House debates

Thursday, 20 September 2007


Publications Committee; Report

9:47 am

Photo of Trish DraperTrish Draper (Makin, Liberal Party) Share this | | Hansard source

On behalf of the Publications Committee, I present the committee’s report entitled Printing standards for documents presented to parliament, together with the minutes of proceedings.

Ordered that the report be made a parliamentary paper.

by leave—Firstly, I would like to acknowledge and thank my colleagues on the committee for their worthy contributions and efforts in compiling this report: the current and former chairs of the Senate Publications Committee, Senator Julian McGauran and Senator Guy Barnett; and the deputy chair of the House Publications Committee, the honourable member for Lyons. Can I take this opportunity to thank the member for Lyons for his years of experience in this place in assisting the committee and assisting me as chair—Dick, you did a tremendous job; thank you very much. Thank you also to our committee members, the honourable members for Braddon, Isaacs, Werriwa, Riverina—Kay Hull, who assisted the committee no end with attention to detail—and the member for Ryan; Senators Fisher, Hurley, Marshall, Nash, Sterle and Wortley; and former committee members Senators Campbell, Johnston and Polley.

Mr Deputy Speaker, as you are aware, many thousands of documents are presented to the parliament each year. Most are required to be tabled by law, to assist the parliament with its legislative and oversight functions and to contribute to effective and accountable governance. These documents include the annual reports of all government agencies, reports of royal commissions and other government inquiries, parliamentary committee reports and a wide variety of other material. One of the responsibilities of the Joint Committee on Publications is to issue printing standards for documents presented to parliament. These standards ensure that all documents, particularly those selected for inclusion in the parliamentary papers series, conform to certain requirements. The current standards have been effective in ensuring that documents presented to parliament conform to the requirements of the parliamentary papers series with minimal additional cost to author bodies. However, developments in printing technology, the needs of a wider audience and alternative means of accessing documents have all made it appropriate to re-examine the standards.

One of the most significant issues investigated was the use of colour printing. A number of arguments were put to the committee that supported the view that the standards should be revised to allow for more flexibility. Such arguments included the evolving purpose of annual reports; the use of graphs, illustrations and diagrams; web publishing issues; and design matters. The committee is sympathetic to the wish to include more colour in documents that have an audience beyond the parliament, particularly where such bodies are in direct competition with private enterprise. In the past, the committee’s reluctance to allow the use of full colour in documents has been due to the additional cost involved. In its present inquiry, however, the committee found that technological advances have made full-colour printing with a white border nearly as cost-effective as two-colour printing. The exception is colour that bleeds to the edge of the page. Colour bleeding results in a significant cost increase and represents an inefficient use of government funds. The committee has therefore recommended that colour bleeding be avoided in all documents presented to parliament. In light of the numerous valid reasons for allowing greater flexibility in the use of colour, and technological advances in recent years, the committee has issued revised standards, effective from 1 January 2008, which will provide government bodies with increased flexibility in the use of colour in certain circumstances.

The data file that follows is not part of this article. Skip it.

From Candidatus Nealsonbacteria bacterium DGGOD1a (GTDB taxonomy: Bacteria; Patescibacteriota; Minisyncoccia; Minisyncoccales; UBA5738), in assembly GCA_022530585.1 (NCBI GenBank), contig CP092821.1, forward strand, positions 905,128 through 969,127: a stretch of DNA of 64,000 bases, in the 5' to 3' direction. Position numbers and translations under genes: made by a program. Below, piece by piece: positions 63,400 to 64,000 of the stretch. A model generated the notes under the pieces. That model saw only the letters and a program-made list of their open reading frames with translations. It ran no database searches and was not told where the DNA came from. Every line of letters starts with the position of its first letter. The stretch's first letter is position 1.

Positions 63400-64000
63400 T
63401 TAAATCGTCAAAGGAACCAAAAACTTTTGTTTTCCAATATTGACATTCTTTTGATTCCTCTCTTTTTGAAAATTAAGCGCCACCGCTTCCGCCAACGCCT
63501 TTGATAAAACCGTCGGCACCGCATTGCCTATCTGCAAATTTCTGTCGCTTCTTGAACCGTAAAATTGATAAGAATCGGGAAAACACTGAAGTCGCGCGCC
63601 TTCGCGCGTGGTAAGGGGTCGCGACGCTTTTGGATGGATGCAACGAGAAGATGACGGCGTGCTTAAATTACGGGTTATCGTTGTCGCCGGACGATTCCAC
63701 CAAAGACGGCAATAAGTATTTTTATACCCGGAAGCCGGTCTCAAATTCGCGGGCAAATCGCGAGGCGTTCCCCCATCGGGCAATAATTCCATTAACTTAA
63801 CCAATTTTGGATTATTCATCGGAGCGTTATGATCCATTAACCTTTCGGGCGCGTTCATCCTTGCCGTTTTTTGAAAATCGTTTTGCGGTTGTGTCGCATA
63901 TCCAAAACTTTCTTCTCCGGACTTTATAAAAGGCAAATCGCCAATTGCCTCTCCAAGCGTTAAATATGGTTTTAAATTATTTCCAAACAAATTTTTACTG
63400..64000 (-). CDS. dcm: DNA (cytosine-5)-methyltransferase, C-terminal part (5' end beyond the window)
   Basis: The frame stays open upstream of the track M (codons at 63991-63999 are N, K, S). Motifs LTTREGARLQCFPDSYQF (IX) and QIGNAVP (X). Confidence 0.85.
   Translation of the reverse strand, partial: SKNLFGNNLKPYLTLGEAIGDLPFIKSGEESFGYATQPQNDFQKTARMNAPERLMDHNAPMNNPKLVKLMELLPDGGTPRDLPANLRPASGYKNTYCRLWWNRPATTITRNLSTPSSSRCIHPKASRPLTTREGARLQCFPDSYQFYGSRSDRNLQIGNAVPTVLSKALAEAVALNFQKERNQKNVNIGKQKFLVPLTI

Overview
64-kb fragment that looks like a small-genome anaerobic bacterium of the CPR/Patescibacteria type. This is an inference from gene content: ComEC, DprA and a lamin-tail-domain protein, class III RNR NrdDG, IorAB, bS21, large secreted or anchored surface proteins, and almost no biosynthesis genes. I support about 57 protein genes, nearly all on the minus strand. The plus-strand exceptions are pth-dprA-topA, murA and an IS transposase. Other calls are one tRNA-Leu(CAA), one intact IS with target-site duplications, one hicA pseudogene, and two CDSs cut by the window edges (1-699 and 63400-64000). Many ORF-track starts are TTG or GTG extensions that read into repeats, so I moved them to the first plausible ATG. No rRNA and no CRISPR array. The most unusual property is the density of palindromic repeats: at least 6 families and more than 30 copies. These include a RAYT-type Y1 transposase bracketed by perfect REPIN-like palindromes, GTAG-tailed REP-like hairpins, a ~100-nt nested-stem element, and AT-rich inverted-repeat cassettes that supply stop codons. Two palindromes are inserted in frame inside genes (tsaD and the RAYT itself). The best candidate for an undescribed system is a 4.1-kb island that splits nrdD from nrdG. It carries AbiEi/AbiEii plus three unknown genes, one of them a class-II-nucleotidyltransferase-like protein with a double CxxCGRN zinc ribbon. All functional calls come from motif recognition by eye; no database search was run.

It should be noted, however, that the committee expects government bodies to continue to achieve value for money in the production of their documents and maintains that for most annual reports black plus one colour is sufficient for text. In determining whether to use additional colours, author bodies should carefully consider the purpose and audience of the document. They should also weigh the additional costs involved with colour printing against the expected benefits. The report also deals with several other issues, including possible sanctions for noncompliance with the standards, potential cost-saving measures, improved communication with print providers, better training for print procurement officers and environmental issues.

In conclusion, I would like to thank all those who made submissions to the inquiry and particularly the 20 witnesses who appeared before the committee at its very successful roundtable discussion. I would also like to acknowledge the work of the committee secretariat, including the Secretary of the House of Representatives Standing Committee on Publications, Mr Jason Sherd, who is currently on paternity leave; the Secretary of the Senate Standing Committee on Publications, Ms Naomie Kaub; and inquiry secretaries Ms Peggy Danaee and Mr Andrew McGowan. I commend this report to the House.

9:53 am

Photo of Dick AdamsDick Adams (Lyons, Australian Labor Party) Share this | | Hansard source

by leave—I am pleased to support the tabling of the report, Printing standards for documents presented to parliament, from the inquiry into printing standards for documents presented to parliament by the Joint Committee on Publications. I would like to thank the chair, Trish Draper, for her work on this report and for having chaired the committee throughout the year. It has been a pleasure to work with her and I wish her well in her future life. I also thank my colleagues on the committee and the committee secretariat. This small committee has done a lot of work during its term.